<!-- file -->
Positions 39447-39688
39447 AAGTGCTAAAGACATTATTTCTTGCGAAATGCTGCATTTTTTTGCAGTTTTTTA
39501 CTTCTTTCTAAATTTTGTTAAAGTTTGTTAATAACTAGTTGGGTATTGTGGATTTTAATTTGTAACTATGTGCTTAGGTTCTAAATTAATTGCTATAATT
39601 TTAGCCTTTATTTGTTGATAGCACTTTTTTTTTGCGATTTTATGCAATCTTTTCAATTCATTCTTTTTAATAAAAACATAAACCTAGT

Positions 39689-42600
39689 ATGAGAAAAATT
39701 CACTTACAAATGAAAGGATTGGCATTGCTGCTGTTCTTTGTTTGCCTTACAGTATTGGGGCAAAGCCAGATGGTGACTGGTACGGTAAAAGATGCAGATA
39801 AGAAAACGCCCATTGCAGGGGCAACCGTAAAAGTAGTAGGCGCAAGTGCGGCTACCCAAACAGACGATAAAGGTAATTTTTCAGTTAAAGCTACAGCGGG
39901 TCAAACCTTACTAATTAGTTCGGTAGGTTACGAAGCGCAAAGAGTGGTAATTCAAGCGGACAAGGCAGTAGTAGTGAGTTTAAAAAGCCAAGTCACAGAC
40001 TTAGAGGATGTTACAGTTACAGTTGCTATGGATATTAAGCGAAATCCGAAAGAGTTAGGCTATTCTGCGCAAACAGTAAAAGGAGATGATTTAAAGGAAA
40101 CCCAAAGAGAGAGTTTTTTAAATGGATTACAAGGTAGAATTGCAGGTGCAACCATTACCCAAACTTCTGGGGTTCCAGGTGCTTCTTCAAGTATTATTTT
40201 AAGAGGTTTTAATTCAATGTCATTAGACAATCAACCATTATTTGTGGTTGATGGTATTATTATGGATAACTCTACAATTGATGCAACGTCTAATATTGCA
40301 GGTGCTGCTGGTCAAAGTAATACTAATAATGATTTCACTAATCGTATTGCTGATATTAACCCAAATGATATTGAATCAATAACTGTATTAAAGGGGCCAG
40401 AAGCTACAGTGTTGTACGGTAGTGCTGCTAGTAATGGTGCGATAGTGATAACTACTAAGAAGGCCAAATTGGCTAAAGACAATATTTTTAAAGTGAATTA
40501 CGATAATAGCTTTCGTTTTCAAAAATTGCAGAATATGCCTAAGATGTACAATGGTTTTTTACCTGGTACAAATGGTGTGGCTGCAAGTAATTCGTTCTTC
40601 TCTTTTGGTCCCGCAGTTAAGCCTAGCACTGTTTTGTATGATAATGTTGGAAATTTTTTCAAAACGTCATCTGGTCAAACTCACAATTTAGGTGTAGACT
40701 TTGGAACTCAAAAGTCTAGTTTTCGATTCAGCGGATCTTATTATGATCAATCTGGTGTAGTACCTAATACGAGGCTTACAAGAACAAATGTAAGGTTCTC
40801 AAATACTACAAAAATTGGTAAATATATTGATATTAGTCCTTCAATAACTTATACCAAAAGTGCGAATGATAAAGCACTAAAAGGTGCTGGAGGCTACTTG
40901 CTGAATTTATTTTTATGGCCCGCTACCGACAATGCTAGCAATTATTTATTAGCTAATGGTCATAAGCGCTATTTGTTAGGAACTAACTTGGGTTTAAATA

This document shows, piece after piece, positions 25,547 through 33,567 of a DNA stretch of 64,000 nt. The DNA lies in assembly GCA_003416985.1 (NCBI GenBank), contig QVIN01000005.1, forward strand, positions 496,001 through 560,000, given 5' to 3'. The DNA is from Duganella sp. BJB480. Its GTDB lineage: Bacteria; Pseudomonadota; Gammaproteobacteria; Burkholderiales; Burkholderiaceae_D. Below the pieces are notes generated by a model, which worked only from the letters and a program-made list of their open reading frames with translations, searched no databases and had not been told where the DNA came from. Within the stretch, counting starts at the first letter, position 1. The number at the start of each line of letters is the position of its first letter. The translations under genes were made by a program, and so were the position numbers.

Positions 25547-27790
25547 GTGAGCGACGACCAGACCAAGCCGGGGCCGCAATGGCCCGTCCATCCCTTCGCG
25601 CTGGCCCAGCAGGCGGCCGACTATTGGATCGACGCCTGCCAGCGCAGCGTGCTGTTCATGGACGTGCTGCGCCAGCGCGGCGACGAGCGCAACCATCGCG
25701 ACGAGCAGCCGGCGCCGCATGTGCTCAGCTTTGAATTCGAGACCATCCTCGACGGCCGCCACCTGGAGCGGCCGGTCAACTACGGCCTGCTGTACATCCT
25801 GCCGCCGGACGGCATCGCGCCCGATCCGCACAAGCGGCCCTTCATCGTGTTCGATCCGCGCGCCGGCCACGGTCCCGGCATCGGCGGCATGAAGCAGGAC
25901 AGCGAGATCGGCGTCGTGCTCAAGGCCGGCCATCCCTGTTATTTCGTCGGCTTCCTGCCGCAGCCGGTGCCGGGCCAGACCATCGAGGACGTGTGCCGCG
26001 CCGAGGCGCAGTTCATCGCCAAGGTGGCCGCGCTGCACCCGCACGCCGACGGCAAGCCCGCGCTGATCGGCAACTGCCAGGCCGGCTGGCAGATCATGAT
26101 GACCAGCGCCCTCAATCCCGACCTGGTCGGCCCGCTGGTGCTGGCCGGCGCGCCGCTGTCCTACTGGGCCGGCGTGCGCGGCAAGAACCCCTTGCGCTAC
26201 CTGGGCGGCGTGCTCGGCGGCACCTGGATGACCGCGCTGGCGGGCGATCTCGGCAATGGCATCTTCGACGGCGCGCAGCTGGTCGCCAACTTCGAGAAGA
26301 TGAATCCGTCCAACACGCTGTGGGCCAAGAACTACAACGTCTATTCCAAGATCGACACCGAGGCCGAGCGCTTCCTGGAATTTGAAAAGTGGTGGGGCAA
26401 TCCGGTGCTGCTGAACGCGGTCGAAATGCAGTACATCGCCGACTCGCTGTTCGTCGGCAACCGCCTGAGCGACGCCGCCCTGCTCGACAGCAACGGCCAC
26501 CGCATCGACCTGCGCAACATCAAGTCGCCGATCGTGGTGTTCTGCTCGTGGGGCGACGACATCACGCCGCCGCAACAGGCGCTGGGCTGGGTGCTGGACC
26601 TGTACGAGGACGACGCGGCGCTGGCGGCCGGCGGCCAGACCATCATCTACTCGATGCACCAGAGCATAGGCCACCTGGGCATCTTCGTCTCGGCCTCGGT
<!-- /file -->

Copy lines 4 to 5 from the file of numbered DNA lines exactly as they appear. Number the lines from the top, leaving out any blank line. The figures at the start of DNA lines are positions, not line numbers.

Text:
39601 TTAGCCTTTATTTGTTGATAGCACTTTTTTTTTGCGATTTTATGCAATCTTTTCAATTCATTCTTTTTAATAAAAACATAAACCTAGT

Positions 39689-42600